Further, the use of district owned devices and accounts is strictly forbidden for anything other than District business. If you have questions regarding appropriate use, please see BOE policies IIBF and GAT.
NEA-SM and the Board of Education are committed to the safety of every student. Thank you in advance for your careful review of this statement and for working with all students of the Shawnee Mission community.”
The Kansas ACLU has sent a letter to the school district urging it to "reconsider the prohibition on the wearing of safety pins." The ACLU letter argues that the safety pin is not partisan political speech and is "highly vulnerable to legal challenge" under the classic case of Tinker v. Des Moines Independent Community School District (1969). In Tinker, involving students wearing black armbands to protest the Viet Nam war, the Court ruled that public schools could not curtail students' symbolic speech unless the speech would "materially and substantially interfere with the requirements of appropriate discipline in the operation of the school," or infringe on the rights of others. The Supreme Court famously stated that "It can hardly be argued that either students or teachers shed their constitutional rights to freedom of speech or expression at the schoolhouse gate," and the Tinker standard has been applied to teachers as well as students.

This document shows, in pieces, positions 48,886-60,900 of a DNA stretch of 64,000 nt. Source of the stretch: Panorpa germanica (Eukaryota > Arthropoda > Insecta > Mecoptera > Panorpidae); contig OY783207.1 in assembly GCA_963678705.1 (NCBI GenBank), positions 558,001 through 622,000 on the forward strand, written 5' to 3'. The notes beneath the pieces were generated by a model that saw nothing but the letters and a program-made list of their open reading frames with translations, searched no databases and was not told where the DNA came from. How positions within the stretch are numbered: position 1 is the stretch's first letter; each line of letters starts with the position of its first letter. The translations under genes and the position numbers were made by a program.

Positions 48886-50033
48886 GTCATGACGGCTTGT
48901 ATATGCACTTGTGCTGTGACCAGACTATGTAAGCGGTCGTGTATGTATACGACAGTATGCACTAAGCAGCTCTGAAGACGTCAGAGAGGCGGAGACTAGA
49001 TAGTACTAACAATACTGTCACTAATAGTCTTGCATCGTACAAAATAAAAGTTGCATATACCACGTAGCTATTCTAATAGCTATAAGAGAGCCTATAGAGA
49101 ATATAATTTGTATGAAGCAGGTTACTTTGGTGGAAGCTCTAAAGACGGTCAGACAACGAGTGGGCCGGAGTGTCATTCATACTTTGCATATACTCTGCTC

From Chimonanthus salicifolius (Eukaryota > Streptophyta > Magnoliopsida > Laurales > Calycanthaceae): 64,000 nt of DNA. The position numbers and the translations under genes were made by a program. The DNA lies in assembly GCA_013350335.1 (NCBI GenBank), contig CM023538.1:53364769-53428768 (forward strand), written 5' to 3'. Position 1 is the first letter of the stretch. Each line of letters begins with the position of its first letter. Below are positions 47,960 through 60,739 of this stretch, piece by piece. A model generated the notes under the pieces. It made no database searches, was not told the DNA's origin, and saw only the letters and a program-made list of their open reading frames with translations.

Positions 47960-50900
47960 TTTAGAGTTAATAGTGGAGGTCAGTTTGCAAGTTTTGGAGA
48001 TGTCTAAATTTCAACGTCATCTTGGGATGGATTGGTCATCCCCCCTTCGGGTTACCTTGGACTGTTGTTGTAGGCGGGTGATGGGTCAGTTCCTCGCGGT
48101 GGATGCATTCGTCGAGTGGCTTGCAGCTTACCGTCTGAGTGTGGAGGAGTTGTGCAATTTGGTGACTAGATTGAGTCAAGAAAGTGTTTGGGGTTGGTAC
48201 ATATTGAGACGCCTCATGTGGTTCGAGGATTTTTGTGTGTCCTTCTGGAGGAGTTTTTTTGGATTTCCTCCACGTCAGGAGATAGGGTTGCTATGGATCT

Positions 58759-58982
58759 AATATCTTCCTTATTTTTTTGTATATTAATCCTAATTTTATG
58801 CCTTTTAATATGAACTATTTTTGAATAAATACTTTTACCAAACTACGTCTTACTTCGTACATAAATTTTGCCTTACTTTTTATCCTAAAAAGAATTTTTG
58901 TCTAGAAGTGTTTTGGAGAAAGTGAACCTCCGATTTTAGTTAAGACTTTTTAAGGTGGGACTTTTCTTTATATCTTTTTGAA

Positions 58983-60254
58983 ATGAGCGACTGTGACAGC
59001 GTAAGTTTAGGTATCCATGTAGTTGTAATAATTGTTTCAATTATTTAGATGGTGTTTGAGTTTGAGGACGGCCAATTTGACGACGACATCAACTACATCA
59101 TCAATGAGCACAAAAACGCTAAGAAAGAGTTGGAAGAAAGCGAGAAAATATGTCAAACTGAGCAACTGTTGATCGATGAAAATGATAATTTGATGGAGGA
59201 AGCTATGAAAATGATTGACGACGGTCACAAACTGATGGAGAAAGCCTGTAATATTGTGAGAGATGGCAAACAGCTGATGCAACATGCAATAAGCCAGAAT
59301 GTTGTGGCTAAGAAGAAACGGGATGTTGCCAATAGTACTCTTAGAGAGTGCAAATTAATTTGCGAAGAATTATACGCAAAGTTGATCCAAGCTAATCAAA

The ACLU has the better argument here. As I've written in Dressing Constitutionally, the Tinker standard has been applied to teachers as well as students. Moreover, the school district's contention that teachers' expression "inside the classroom on school time is considered speech on behalf of the school district," is an overstatement (and is at odds with doctrine limiting government liability for teacher speech unless it is official policy). Importantly, the school's communication recognizes the "safety pin" as conveying a specific meaning - - - contrasted with cases involving teacher dress in which the expression is debatable (e.g., long hair or mustaches for male teachers) - - - and thus the First Amendment clearly applies to the safety pin as expression. As for disruption, the Tinker standard requires the school officials "had reason to anticipate" a substantial disruption rather than merely "an urgent wish to avoid the controversy which might result from the expression." There do not seem to be any facts indicating that there would be disruption - - - again, contrasted with cases in which there was a history of racial violence and student Confederate flag attire could be banned - - - and thus the Tinker standard is not satisfied.